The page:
How to netdeck: Improve your climb in collectable card games
Since the dawn of collectible card games, there has always been decks that perform better than others due to a variety of factors like synergy, meta of the times and individual card power. Many of the professional CCG players attend tournaments with these decks to maximize their chances of winning. Of course, among the top […]
Since the dawn of collectible card games, there has always been decks that perform better than others due to a variety of factors like synergy, meta of the times and individual card power. Many of the professional CCG players attend tournaments with these decks to maximize their chances of winning. Of course, among the top level, it’s more down to individual luck and skill, but that doesn’t mean it won’t make a difference. That’s the logic behind netdecking.
What is netdecking?
Netdecking, or using a netdeck, means using the exact replica of the best deck in the meta that’s publicly available, such as the decks of a tournament winner. More often it’s the best deck on the ladder rather than a tournament, since nowadays players can find sites that show the best performing deck via the huge amounts of game data they have. For example, Hearthstone, one of the most popular CCG’s of all time, has HSReplay.net that shows the best decks in the meta as a tier list, popular variations of those decks and a matchup table.
Over time, netdecking has evolved and adapted for the next best CCG. For a long time that was Hearthstone, but with the rise of Magic: The Gathering Arena and the release of Legends of Runeterra, different sites emerged, each with their own meta lists that are perfectly suited for netdecking. An example to this evolution is swimstrim.com, a website ran by a professional LoR player Sean “swim” Huguenard, that has a decks and meta section with the site’s owner own decks. There are still other sites, such as Mobalytics, that provide tier lists of the best decks, though more often than not players can see swim’s influence on there.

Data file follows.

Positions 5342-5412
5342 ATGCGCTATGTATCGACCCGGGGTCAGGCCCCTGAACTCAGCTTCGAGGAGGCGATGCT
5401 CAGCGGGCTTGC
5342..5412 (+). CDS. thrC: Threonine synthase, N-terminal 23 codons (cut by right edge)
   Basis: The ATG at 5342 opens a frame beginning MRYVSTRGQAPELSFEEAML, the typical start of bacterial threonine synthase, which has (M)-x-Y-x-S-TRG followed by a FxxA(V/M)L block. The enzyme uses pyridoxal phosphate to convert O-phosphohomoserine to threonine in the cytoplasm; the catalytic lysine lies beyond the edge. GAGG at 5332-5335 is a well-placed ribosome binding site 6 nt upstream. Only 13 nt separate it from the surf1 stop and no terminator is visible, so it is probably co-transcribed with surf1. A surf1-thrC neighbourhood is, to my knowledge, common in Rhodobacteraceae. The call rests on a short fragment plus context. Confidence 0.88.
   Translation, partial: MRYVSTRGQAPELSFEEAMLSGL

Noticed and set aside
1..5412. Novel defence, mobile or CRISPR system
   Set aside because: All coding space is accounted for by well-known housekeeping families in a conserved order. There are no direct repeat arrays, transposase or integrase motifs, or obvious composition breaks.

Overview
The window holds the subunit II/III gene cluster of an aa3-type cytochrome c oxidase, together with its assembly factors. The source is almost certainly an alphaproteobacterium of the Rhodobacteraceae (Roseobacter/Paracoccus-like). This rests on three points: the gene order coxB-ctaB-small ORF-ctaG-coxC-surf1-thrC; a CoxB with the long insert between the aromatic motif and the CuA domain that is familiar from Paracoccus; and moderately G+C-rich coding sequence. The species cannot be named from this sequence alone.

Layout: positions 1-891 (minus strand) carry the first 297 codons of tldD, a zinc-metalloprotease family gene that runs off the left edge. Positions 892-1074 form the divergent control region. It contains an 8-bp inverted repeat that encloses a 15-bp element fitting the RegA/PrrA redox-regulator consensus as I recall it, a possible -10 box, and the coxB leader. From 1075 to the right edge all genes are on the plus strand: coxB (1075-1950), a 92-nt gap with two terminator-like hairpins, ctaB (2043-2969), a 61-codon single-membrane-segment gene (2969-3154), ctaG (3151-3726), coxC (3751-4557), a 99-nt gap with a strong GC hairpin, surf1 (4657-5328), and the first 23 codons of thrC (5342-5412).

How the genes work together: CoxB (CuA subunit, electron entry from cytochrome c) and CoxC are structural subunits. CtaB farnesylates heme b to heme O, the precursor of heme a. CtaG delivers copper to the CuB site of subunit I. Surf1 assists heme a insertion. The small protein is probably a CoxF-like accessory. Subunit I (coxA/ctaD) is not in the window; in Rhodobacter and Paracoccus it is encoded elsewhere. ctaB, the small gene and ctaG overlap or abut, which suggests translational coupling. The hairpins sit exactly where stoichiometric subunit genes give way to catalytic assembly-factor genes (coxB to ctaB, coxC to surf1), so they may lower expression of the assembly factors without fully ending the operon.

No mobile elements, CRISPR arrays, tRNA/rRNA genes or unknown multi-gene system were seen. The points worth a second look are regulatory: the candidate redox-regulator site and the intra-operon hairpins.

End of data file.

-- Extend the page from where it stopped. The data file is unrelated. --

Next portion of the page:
The other side of the coin — countering meta decks
If players don’t want to use a netdeck, or have reached a level where the deck they copied is mostly countered, they can consider using this knowledge to adjust their decks to counter the best and the most played decks in their own rank. This is how players improve as a CCG player. Countering the best meta decks requires above average game and meta knowledge, especially the higher up they are on the ladder.
Some may see netdecking as a bad thing, but no one can dispute that it will never go away as long as there are better decks than others out there. Knowing about it puts players above all of those who don’t and it gives them the chance to improve. Players only need to reach and take it.